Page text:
by Jayne D. Frank
For those of you that dismiss articles like this because you are young and otherwise busy, this affects every one of your parents, especially your mothers. Since Obamacare was passed, seniors have seen severe changes which have been unreported by the media and unpublished by many blogs and newspapers. Specifically, I can only talk about what has occurred in my life with regard to this draconian law. I am 65 and in good health, mostly because 1) I have had and paid for my own insurance premiums since the beginning of my work life, 2) I have had my regular checkups with my family doctor as well as my gynecologist, and 3) I try to eat well and keep active. In other words, I have taken full responsibility for my medical care and health for many years and have never abused the system such as going to an emergency room for anything short of inability to breathe or anaphylactic shock.
Here’s the gripe people like me have with Obamacare: we are being denied healthcare, even as early as 2011. I will give you specifics to back up my claim:
1. In my doctor’s office immediately after passage of Obamacare, I saw a posted sign which said that the office was changing the way it operated (keep in mind what the law contains). Paraphrasing, the sign said that the doctors would not always be available, but that other professionals in the office would be sure to take care of you “as a team.” It indicated that records would be changed to electronic and that you could access your records by email. Keep in mind that for many people in their 80s and 90s, they have no computer skills, don’t own a computer, and would never sit down to email about their blood test results or health records; therefore, they will be forced to neglect their own healthcare. The most egregious part of the sign indicated that “in the future we will be discussing “your goals” versus “our goals” for your health to give you the care you want. In other words, the “death panel.”
2. Our insurance premiums for the two of us have gone up 30% in one year just for the supplemental insurance that we pay. Now we find out that the cost-of-living increase in 2012 will be offset by the increased Part B and Part D premiums; in fact, the cost will be higher for those parts of Medicare. During this same year or two, our cost of living has increased for everyday items – our food, our heating costs, our gas for our cars; a real crunch for American families that are working and have a family, but a severe drain on the fixed income of seniors. This eventually will translate into a decision not to go out to dinner or to travel; for those under the poverty level, that translates into whether to eat or take prescription medicine.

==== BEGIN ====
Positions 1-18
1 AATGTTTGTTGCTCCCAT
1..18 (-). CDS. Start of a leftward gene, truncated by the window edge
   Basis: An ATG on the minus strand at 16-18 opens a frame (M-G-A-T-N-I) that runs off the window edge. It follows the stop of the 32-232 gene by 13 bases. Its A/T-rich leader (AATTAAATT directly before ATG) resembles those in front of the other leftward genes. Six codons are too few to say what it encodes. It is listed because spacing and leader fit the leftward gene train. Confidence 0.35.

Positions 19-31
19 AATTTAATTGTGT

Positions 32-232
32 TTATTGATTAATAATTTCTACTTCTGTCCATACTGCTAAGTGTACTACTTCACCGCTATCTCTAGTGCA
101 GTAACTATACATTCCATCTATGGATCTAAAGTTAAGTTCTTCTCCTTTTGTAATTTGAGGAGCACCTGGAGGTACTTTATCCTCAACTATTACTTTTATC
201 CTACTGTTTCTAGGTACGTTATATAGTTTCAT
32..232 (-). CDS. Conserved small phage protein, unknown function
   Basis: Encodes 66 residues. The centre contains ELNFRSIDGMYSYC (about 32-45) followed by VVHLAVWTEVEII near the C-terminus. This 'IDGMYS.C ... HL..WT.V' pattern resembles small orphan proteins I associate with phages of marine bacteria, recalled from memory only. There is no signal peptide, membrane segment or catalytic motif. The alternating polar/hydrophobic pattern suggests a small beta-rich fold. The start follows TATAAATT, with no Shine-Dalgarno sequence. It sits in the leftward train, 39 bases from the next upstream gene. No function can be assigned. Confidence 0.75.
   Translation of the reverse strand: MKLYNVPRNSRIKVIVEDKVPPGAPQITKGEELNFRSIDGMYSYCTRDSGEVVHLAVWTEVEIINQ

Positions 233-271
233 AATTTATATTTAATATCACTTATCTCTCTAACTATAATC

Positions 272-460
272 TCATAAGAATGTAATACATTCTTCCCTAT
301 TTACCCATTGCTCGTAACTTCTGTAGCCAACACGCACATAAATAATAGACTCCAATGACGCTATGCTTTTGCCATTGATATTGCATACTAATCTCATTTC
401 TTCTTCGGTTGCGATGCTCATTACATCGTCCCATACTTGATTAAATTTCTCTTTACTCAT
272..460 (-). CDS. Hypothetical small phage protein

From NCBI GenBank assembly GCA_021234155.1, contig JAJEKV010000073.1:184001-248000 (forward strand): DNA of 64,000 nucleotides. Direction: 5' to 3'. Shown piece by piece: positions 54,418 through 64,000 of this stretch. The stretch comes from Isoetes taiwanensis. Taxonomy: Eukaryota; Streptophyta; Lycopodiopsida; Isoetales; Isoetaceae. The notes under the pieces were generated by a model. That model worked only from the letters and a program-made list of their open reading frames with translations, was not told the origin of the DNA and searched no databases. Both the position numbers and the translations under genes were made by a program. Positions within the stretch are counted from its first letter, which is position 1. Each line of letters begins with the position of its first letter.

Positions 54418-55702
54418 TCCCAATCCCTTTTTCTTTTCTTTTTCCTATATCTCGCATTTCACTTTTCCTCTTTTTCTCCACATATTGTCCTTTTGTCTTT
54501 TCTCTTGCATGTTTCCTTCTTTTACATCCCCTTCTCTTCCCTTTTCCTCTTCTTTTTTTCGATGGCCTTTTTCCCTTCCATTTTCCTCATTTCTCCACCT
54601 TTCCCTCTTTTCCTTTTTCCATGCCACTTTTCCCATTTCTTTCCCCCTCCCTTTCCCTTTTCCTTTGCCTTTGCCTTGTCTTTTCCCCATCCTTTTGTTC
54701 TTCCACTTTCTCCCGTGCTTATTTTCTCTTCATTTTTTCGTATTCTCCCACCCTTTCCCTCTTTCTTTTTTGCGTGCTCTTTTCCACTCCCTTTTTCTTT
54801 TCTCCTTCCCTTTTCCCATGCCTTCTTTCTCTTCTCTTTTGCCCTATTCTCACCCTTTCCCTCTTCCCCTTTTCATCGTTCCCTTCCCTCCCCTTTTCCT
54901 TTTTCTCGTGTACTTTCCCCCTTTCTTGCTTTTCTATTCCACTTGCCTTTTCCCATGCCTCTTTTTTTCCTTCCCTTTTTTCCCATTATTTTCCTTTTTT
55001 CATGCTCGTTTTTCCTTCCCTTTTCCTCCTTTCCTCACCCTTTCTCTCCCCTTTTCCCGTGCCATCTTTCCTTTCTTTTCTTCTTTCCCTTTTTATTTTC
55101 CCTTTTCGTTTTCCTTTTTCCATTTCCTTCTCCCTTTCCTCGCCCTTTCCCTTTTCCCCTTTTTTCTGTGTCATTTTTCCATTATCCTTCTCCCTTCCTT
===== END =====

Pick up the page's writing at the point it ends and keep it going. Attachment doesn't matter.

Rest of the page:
3. During my annual gynecological visit, I was told on this my 65th birthday, that medical experience suggests that women of my age stop having gynecological exams because the incidents of ovarian cancer or cervical cancer are rare. These are the latest statistics on both types of cancer for women 65 and over:
- Women ages 65 and older account for nearly 25 percent of all cervical cancer cases and 41 percent of cervical cancer deaths in the United States.
- Women ages 65 and older have a cervical cancer incidence rate of 16.8 per 100,000, compared to 7.4 for women younger than 65. The incidence rate is the number of newly diagnosed cancers per 100,000 population during a specific period of time (usually one year).
- In more than 50% of cases, ovarian cancer occurs in women over the age of 65; but younger women can also be affected. The incidence dramatically increases with age, reaching its peak in the late 70s. Approximately 70% of women with ovarian cancer have extensive disease at the time of diagnosis. Many times, doctors are trying to get away from regulations for not addressing ovarian cancer in the older age group by suggesting that women just remove get a hysterectomy.